April 30, 2015 – To Agrigento via Villa Romana del Casale

One last breakfast on the porch and one last look at Mt. Etna with smoke streaming out the top and we are on our way. We get many hugs and kissy cheeks from the people at Villa Ducale. They tell us we must come back again and that Sarah should come to the Italian school there. She can live with them. What nice people!

Sarah pouring tea at our last breakfast at Villa Ducale

Sarah pouring tea at our last breakfast at Villa Ducale

We also say so long to Mt. Etna looming above us with smoke curling out of its top.

Smoking Mt. Etna

Smoking Mt. Etna


Our goal today is to see the Villa Romana del Casale, a 3rd-4th century large Roman house that was buried in a landslide and lay undiscovered for 1000 years. The villa would have been the property of a very higher-up in the government or a member of the royal family. It was kind of like the county seat of a large piece of property with numerous serfs and slaves.

The house is decorated with many mosaic floors and frescoed walls. While many of the mosaics have come through largely in tact, the wall decorations have mostly disappeared. Many of the mosaics refer to hunting scenes, games, or displays of Roman power and influence. These are very large scale mosaics covering the whole floor of the rooms.

Mosaic of a wild buffalo being subdued

Mosaic of a wild buffalo being subdued


An elephant being boarded on boat to be taken back to Rome

An elephant being boarded on boat to be taken back to Rome

Fishermen

Fishermen

A hunting scene with a feast in the center

A hunting scene with a feast in the center

The floor of the famous bikini room where girls vie for athletic prizes

The floor of the famous bikini room where girls vie for athletic prizes

Children in a chariot race

Children in a chariot race


After our visit we continue on to our next stop in Agrigento. Along the way wild fennel grows everywhere.
Wild fennel

Wild fennel


We eat at our favorite restaurant in San Leone. The dish of the day? Spaghetti con vongole.
Spaghetti con vongole

Spaghetti con vongole

April 29, 2015 – Taormina, Sicily

Good morning, Taormina!

Good morning, Taormina!


Today is an exciting day. We have contacted the hotel about setting up a cooking class for Sarah. When John and I were here six years ago, we also took a cooking class. Paolo, the manager here, has arranged for his father, Aurelio, to meet us in town and take us back to his house for the lesson.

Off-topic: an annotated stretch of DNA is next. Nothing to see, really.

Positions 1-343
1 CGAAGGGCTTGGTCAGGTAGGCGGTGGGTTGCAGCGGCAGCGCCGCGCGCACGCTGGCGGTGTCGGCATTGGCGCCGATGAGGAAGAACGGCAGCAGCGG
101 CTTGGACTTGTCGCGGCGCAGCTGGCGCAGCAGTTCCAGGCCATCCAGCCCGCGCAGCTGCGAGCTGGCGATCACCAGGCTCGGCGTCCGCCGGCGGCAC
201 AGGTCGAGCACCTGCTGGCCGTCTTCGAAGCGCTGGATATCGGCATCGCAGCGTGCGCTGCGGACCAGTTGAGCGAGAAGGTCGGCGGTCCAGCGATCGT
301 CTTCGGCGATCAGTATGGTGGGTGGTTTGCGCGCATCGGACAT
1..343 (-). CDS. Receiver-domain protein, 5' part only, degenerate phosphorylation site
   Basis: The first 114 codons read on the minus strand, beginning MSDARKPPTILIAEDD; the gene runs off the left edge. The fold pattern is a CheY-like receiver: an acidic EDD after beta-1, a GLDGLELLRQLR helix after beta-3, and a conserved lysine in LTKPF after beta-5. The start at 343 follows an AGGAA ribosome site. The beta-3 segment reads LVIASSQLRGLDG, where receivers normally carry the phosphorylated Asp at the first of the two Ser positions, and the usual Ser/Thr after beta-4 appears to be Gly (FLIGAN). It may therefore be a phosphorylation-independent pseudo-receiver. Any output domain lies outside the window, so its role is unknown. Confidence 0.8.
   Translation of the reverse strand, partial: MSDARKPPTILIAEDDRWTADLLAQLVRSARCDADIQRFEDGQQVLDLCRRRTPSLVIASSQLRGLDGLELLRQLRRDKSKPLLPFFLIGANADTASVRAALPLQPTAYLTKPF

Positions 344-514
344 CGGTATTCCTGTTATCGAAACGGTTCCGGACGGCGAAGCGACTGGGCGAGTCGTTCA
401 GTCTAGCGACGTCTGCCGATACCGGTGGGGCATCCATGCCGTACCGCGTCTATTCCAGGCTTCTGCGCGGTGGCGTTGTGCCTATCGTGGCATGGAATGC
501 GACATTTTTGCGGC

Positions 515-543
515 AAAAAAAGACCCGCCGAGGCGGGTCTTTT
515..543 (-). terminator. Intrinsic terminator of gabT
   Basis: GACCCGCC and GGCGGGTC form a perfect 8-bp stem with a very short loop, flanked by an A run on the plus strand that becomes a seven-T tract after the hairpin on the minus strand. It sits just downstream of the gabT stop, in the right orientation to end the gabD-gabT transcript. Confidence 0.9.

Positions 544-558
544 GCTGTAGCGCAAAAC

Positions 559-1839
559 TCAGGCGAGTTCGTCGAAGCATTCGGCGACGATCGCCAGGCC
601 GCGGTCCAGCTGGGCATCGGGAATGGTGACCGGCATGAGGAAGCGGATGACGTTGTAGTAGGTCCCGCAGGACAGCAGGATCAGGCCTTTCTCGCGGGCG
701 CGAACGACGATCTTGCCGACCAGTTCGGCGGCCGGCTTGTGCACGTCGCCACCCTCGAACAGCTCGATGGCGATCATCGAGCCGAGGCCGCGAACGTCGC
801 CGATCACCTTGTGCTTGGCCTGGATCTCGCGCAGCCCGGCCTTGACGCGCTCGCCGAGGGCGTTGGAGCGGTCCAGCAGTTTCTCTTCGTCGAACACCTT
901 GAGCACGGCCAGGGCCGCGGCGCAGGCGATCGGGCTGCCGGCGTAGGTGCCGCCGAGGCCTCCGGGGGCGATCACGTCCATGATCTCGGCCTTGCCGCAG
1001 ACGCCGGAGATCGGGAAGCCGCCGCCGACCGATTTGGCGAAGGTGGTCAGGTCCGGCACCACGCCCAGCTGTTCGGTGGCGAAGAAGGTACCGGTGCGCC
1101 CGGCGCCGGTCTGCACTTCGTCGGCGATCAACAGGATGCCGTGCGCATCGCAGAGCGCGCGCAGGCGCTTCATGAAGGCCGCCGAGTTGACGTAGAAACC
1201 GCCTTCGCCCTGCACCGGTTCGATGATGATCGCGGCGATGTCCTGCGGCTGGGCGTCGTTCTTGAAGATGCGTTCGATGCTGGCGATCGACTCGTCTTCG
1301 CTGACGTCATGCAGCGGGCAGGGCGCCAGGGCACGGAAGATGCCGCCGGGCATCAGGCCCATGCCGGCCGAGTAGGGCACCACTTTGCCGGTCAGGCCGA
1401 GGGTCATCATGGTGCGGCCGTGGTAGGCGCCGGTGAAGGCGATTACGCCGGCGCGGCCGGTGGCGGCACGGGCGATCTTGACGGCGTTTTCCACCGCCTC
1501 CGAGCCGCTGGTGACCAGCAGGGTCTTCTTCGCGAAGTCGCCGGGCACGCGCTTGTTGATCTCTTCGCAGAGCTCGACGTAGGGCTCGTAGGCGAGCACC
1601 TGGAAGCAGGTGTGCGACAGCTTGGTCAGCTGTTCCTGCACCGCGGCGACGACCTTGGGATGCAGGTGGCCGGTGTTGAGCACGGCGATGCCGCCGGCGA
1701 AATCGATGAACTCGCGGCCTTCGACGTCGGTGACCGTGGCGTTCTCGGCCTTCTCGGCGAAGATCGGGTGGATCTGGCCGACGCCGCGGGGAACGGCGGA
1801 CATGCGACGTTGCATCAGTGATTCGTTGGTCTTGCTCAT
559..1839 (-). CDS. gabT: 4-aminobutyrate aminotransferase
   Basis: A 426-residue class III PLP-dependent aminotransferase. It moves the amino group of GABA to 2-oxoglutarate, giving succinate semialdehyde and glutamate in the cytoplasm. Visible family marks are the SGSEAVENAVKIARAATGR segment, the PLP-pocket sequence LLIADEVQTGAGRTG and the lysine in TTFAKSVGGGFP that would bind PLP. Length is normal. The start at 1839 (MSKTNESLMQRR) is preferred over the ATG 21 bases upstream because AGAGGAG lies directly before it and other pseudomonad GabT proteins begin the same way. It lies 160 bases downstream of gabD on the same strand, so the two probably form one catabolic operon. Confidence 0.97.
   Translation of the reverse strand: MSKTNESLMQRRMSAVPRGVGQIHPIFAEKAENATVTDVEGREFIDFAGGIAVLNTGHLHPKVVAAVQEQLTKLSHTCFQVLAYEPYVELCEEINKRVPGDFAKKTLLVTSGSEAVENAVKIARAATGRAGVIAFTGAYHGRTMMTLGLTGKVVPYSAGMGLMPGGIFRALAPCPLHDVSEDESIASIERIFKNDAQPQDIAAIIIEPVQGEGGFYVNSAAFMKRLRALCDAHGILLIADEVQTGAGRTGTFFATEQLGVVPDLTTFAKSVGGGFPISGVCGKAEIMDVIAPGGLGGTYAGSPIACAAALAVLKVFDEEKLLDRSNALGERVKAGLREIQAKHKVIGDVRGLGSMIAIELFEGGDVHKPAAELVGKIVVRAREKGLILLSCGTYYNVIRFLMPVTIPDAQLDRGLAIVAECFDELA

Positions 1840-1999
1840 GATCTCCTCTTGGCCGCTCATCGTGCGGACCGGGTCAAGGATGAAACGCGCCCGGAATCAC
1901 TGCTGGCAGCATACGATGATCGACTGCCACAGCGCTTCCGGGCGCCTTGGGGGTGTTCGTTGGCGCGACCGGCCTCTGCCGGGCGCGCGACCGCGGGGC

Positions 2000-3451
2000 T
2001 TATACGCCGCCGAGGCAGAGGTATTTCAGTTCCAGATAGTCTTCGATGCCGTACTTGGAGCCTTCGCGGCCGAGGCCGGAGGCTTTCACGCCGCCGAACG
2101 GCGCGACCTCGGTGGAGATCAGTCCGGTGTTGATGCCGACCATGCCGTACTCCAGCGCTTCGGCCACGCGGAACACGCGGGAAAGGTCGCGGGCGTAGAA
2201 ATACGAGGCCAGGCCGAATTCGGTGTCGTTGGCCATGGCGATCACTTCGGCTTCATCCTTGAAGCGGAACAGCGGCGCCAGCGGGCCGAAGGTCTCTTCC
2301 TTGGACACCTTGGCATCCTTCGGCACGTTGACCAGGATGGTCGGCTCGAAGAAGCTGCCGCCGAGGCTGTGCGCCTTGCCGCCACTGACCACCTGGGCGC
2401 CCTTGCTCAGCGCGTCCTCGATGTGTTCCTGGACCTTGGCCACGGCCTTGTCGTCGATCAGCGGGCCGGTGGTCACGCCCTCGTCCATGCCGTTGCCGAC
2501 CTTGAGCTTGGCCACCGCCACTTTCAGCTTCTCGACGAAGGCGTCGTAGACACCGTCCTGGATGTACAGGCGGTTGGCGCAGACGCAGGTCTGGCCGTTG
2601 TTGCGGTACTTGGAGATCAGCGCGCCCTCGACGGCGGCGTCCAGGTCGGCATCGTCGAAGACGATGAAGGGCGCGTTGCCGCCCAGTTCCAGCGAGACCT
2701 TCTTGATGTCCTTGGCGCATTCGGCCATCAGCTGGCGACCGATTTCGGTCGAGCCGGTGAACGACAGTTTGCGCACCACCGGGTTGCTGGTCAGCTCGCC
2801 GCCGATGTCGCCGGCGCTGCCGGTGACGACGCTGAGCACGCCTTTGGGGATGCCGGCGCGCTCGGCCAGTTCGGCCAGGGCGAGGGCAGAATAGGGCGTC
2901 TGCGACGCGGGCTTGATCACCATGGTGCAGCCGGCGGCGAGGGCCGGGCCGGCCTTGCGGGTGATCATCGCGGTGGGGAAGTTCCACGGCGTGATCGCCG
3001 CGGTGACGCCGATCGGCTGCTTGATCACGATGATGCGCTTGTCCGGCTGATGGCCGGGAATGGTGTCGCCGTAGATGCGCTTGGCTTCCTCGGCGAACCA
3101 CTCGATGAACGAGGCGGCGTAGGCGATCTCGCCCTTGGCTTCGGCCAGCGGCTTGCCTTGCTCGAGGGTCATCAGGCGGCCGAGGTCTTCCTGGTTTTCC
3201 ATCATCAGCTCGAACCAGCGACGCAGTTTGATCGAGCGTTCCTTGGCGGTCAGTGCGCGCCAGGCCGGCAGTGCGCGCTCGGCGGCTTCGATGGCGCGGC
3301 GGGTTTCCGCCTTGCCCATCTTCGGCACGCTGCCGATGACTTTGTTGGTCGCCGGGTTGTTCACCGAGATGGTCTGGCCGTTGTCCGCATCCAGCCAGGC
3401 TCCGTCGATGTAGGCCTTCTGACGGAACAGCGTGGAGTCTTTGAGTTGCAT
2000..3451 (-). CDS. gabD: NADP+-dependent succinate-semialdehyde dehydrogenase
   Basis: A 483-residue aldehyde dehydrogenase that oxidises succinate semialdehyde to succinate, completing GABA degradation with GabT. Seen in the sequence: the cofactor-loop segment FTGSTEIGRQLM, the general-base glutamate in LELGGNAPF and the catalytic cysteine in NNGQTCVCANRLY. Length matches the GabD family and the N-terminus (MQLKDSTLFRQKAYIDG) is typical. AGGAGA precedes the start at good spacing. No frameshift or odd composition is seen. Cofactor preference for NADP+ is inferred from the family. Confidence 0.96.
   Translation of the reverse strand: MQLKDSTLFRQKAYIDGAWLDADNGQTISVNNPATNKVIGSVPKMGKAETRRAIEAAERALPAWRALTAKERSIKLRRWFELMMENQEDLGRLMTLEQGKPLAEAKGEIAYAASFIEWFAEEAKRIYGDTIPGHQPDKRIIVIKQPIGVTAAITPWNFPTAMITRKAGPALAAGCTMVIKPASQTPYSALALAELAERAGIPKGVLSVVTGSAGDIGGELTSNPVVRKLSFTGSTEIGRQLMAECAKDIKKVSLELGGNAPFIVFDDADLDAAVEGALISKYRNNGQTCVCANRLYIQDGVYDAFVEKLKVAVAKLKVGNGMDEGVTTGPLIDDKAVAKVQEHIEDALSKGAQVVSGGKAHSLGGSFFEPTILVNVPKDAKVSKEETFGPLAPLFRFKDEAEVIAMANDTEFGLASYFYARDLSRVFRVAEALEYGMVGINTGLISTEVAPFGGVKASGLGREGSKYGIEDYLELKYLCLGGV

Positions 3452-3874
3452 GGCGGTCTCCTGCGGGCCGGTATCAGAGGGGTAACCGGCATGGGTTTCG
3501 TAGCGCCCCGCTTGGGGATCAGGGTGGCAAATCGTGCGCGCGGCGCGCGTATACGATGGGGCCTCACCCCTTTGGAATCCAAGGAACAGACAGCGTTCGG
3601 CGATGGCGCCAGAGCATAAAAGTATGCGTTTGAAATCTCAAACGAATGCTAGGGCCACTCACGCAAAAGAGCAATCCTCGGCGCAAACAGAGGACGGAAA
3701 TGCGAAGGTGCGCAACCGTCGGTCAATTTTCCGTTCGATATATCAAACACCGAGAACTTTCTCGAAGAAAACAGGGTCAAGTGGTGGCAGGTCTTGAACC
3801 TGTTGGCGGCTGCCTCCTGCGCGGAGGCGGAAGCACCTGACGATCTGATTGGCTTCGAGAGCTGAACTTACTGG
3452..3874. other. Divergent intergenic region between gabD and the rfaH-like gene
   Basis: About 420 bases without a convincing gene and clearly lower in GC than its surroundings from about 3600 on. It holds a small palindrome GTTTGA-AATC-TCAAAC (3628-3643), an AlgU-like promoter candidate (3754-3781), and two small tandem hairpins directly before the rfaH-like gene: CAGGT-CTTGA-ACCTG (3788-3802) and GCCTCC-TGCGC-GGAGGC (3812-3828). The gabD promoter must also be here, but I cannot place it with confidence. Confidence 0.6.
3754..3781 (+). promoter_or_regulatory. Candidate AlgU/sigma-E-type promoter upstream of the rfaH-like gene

We meet Aurelio at about 10:45 AM and the first thing we do is go to the market to see what is good and what to buy for lunch.

The local market

The local market


Aurelio chooses a cauliflower

Aurelio chooses a cauliflower


Sarah watches while Aurelio chooses and bargains

Sarah watches while Aurelio chooses and bargains


Round light purple eggplants from Sicily. "Not bitter" says Aurelio so there is no need to salt them.

Round light purple eggplants from Sicily. “Not bitter” says Aurelio so there is no need to salt them.


Everyone we pass knows Aurelio. He has lived here most of his life. At the market women tease him and the men pick out the best produce. When our shopping is done, we follow him to a bar for a quick cup of espresso. We are really getting the total experience!

At his house we meet his wife Angela and the two of them bustle around the kitchen showing Sarah how to make various dishes. Occasionally they even let her cut some things up. Our menu includes a zucchini casserole, involtini of spaghetti and eggplant, zucchini and eggplant stuffed with ground meat, and a dessert of fruit and a wine pudding/gelatine with raisins. Everything is freshly made from the flavored bread crumbs to the tomato sauce.

Big difference between the way their dishes and ours? First of all, the vegetables are so much tastier. This is because they just came out of the ground or off the plant. They only eat what’s in season. All the food is grown locally. And they use in one meal about the amount of oil that we use in a month.

Aurelio going over the menu with Sarah

Aurelio going over the menu with Sarah


Cooking together

Cooking together


Zucchini casserole

Zucchini casserole


Spaghetti and eggplant involtini

Spaghetti and eggplant involtini


Our plate also includes ground meat inside of zucchini  and eggplant strips

Our plate also includes ground meat inside of zucchini and eggplant strips


Kind of weird wine pudding with strawberries